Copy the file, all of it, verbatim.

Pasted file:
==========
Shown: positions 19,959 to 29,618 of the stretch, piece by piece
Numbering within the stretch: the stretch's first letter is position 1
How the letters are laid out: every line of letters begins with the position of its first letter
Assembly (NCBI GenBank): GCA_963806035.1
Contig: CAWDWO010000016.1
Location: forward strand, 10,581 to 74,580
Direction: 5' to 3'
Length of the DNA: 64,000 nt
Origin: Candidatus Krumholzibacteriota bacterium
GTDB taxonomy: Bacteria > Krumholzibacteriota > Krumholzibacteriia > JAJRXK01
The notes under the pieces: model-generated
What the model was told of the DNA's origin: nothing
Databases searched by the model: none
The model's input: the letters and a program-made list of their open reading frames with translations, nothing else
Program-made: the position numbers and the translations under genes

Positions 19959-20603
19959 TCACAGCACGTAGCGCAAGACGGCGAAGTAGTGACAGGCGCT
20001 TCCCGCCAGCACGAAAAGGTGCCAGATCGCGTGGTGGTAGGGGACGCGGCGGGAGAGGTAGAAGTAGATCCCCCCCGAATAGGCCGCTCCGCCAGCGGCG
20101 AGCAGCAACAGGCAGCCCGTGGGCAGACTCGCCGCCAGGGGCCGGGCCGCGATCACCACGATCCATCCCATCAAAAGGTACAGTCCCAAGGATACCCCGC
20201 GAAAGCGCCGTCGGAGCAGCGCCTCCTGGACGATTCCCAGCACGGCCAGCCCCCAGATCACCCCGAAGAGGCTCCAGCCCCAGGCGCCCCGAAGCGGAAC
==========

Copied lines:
Shown: positions 19,959 to 29,618 of the stretch, piece by piece
Numbering within the stretch: the stretch's first letter is position 1
How the letters are laid out: every line of letters begins with the position of its first letter
Assembly (NCBI GenBank): GCA_963806035.1
Contig: CAWDWO010000016.1
Location: forward strand, 10,581 to 74,580
Direction: 5' to 3'
Length of the DNA: 64,000 nt
Origin: Candidatus Krumholzibacteriota bacterium
GTDB taxonomy: Bacteria > Krumholzibacteriota > Krumholzibacteriia > JAJRXK01
The notes under the pieces: model-generated
What the model was told of the DNA's origin: nothing
Databases searched by the model: none
The model's input: the letters and a program-made list of their open reading frames with translations, nothing else
Program-made: the position numbers and the translations under genes

Positions 19959-20603
19959 TCACAGCACGTAGCGCAAGACGGCGAAGTAGTGACAGGCGCT
20001 TCCCGCCAGCACGAAAAGGTGCCAGATCGCGTGGTGGTAGGGGACGCGGCGGGAGAGGTAGAAGTAGATCCCCCCCGAATAGGCCGCTCCGCCAGCGGCG
20101 AGCAGCAACAGGCAGCCCGTGGGCAGACTCGCCGCCAGGGGCCGGGCCGCGATCACCACGATCCATCCCATCAAAAGGTACAGTCCCAAGGATACCCCGC
20201 GAAAGCGCCGTCGGAGCAGCGCCTCCTGGACGATTCCCAGCACGGCCAGCCCCCAGATCACCCCGAAGAGGCTCCAGCCCCAGGCGCCCCGAAGCGGAAC